Damper unit 22 includes a damper-carrying cylinder 25, joined at its lower end to furnace 20 and at its upper end to stack 21. As shown in FIGS. 3 to 6, a disk-shaped damper 26 is diametrically mounted on an operating shaft 27 to which it is detachably secured, as indicated at 28. The outer periphery of damper 26 lies in close proximity to the inner periphery of cylinder when the damper is in closed position. Cylinder 25 is provided with a series of horizontally aligned air ports 29 lying in a plane above shaft 27 for purposes which will be hereinafter more fully set out.
Both ends of shaft 27 extend through and beyond the outer periphery of cylinder 25, one end of the shaft projecting through and beyond air vent control unit 23, the terminals being journaled in suitable bearings 30 and 31.
Air vent control unit 23 includes side walls 32, an end wall 33, top wall 34 and bottom wall 35. As shown to advantage in FIGS. 2 to 6, end wall 33 is provided with vertically spaced air openings 36 lying in a vertical plane with shaft 27. Bearing 3t), in which one end of shaft 27 is journaled is fixedly secured to end wall 33. In conjunction with end Wall 33, there is provided a rotatable disk 37 centrally mounted on shaft 27, the disk being provided with space-d air openings 33 which are aligned with air openings 36 of end wall 33, when damper 26 is in closed position. Disk 37 is fixed to a spacer washer 39 interposed between the disk and the damper-carrying cylinder 25, the washer being fixed to shaft 27 to effect synchronous rotation of disk 37 with shaft 27 and damper 26 secured thereto.
As shown to advantage in FIGS. 5 and 6, air openings 36 and 38 are aligned when damper 26 is in closed position for admission of air therethrough and through air ports 29 to the interior of damper unit 22 at a point above damper 26. When damper 26 is rotated to the open position illustrated in FIG. 6, air openings 38 are rotated to a point of non-alignment with air openings 36, thereby shutting off the admission of air through ports 29 to the interior of damper-carrying cylinder 25.
Damper control unit 24 is of generally box-like construction and includes side walls 40 and 41, the inner terminal of which walls are fixed to damper-carrying cylinder 25. An end wall is indicated at 42 and a top at 43. An electrical connection insulating board is fixed to side wall 41 and is spaced therefrom by members 45'. Damper control unit 24 further includes spaced interior walls 46 and 47. That portion of shaft 27 beyond bearing 31 extends through an opening in wall 46 to a point adjacent wall 47 where it is connected to a drive shaft 48 of a motor 49, the motor shaft passing through an opening in wall 47. Damper motor 49 is fixed to wall 47 by suitable motor mounts 50. Mounted on walls 40* and 41 of damper control unit 24 are racket supports 51, 52 and 53 on which are mounted micro-switches 54, 55 and 56 respectively, the actuating arms of which switches extend below and in spaced relation to operating shaft 27. It is further within the contemplation of the present invention to provide, in conjunction with micro-switches 54, 55 and 56, actuating means therefor, in the form of cams, designated 57, 58 and 59 which are mounted on operating shaft 27 in superjacent relationship to the actuating arms of micro-switches 54, 55 and 56 respectively. The microswitches, in turn, selectively open and close electrical circuits for synchronizing the operation of the damper with "-3 the operation of the furnace. The position and operation of the cams and micro-switches controlled thereby are shown to advantage in FIGS. 8, 9 and 10.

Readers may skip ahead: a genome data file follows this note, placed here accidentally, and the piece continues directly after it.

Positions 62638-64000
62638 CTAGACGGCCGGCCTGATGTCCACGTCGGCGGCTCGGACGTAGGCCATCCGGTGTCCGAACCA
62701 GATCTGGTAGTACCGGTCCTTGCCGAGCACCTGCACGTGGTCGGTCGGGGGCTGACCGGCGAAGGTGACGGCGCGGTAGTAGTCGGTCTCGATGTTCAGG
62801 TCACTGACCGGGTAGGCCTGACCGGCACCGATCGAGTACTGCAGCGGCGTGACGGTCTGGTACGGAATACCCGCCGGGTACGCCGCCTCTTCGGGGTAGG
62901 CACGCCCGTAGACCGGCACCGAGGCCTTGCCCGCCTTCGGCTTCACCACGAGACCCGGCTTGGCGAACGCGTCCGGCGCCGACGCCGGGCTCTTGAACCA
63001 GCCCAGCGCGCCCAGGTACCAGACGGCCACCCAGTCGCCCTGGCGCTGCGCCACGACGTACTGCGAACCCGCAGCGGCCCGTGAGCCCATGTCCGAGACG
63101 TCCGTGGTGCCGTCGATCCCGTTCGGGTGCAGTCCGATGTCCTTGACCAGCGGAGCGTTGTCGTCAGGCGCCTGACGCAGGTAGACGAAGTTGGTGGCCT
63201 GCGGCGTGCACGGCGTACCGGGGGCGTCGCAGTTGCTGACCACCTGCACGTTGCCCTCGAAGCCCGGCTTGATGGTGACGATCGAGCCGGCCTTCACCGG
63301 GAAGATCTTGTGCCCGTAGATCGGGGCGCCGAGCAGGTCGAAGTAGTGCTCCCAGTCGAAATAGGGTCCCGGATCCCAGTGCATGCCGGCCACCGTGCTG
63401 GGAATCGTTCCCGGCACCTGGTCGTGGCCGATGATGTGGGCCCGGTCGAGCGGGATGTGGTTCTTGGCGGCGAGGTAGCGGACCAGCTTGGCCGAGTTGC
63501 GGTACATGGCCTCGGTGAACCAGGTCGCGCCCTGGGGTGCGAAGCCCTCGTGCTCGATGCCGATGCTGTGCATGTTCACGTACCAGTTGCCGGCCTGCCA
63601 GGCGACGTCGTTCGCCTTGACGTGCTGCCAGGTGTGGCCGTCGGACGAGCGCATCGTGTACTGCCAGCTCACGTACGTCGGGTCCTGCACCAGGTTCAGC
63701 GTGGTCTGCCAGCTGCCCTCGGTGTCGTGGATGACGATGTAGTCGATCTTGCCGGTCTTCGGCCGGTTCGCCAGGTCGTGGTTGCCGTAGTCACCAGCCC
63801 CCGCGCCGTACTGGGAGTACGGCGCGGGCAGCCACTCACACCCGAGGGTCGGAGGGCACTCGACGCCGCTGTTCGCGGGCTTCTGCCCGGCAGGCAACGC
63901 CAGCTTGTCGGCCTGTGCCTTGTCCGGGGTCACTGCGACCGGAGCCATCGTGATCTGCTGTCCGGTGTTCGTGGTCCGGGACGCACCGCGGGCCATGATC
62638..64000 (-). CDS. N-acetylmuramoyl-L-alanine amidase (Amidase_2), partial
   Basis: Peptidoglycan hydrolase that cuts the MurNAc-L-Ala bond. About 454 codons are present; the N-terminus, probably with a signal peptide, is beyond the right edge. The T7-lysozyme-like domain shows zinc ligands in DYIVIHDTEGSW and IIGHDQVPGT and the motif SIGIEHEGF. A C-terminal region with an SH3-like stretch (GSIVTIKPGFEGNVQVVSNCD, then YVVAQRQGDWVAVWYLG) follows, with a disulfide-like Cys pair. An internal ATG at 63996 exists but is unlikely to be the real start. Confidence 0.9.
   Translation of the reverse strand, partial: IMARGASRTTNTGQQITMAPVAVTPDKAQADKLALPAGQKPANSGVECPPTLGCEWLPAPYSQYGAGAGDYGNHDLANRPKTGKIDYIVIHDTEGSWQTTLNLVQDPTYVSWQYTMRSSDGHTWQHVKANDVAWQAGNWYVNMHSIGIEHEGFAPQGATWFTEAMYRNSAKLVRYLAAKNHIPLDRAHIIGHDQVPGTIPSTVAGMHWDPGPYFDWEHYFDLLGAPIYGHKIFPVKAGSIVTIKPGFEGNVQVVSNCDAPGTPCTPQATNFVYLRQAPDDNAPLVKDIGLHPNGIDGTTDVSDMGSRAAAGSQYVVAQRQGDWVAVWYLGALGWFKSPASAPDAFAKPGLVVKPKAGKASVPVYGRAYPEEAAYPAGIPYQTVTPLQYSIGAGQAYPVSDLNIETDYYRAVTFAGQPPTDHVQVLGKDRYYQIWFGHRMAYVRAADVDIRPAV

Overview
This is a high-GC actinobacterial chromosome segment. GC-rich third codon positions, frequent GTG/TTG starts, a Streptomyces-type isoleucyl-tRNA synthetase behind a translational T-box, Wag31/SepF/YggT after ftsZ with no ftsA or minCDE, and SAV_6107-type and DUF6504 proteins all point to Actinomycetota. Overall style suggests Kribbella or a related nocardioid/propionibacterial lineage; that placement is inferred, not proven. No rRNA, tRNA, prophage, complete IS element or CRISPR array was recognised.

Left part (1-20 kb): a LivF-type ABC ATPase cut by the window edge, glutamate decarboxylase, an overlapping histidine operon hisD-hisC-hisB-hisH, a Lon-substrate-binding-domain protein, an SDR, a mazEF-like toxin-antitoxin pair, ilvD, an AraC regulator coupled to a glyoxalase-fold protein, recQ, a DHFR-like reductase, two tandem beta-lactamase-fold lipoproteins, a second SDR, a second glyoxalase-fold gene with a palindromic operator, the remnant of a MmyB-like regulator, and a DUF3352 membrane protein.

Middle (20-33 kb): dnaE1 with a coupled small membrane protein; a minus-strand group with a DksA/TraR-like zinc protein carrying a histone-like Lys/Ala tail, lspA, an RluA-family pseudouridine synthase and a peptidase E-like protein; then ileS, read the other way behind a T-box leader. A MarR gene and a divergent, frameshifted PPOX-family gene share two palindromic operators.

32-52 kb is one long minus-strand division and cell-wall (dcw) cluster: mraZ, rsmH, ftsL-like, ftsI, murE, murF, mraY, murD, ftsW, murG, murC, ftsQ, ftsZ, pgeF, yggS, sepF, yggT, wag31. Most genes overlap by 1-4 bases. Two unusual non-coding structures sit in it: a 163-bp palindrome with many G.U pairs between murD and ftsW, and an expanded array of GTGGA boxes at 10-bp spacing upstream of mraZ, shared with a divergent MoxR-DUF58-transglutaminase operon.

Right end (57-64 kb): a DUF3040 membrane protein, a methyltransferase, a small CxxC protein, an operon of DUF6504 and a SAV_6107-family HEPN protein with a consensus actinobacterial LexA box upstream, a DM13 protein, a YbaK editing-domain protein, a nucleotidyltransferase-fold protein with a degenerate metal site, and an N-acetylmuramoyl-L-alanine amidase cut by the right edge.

Damper motor 49 is preferably an Enercon 45 unidirectional double oscillator motor which requires no gears and effects positive stop without override, thereby effecting full opening and full closing during successive phases of the operational cycle. This motor has also proven to accurately repeat the cycle of operation throughout successive cycles.
In FIG. 11 there is illustrated a diagrammatic electrical layout for connecting the damper and control assembly of the present invention to the electrical system of a furnace. In this connection there is indicated at '59, a standard burner control such as type 663.1 manufactured by White-Rodgers Co., the control being connected to a suitable electrical source and including a thermostat 69, a flame detector 61 and an ignition transformer 62. FIG. 11 illustrates the present invention applied to an oil burner, the burner motor being indicated at 63 and an oil delay valve at 64. When thermostat 69 calls for heat, damper motor 49 is actuated through electrical line 65 extending from the burner control to one side of microswitch 56 and from the micro-switch to the motor, through line 67. This effects rotation of damper 26 through a 90 arc to the open position. Where the heat demand ceases, the damper motor drives the shaft another 90 by energization, through line 66 to close the damper. Ground line is indicated at 68. After the damper is partially for fully open, depending upon the individual installation, burner motor 63 is activated by burner control 59 upon closing of switch 55, to effect operation of the motor through lines 69 and 70. Ground line is indicated at 71. Ignition is also effected when burner motor 63 starts but combustion cannot take place until the damper is in fully open position, at which time the delay valve '64 is energized upon closing of micro-switch 54 by operation of cam 57. The circuit to the oil delay valve iscompleted through lines '72 and "73, the latter being connected to burner motor 63. A ground line is indicated at 74. When the demand for heat is satisfied, burner control 59 deactivates burner motor 63 and activates damper motor 49, interrupting the ignition circuit and closing oil delay valve 64. The damper motor 49 operates until the damper is in fully closed position, at which time it becomes inoperative. In the event of current and/ or flame failure while the damper is in an open position, the same operation as set out above takes place to effect closing of the damper in a normal manner.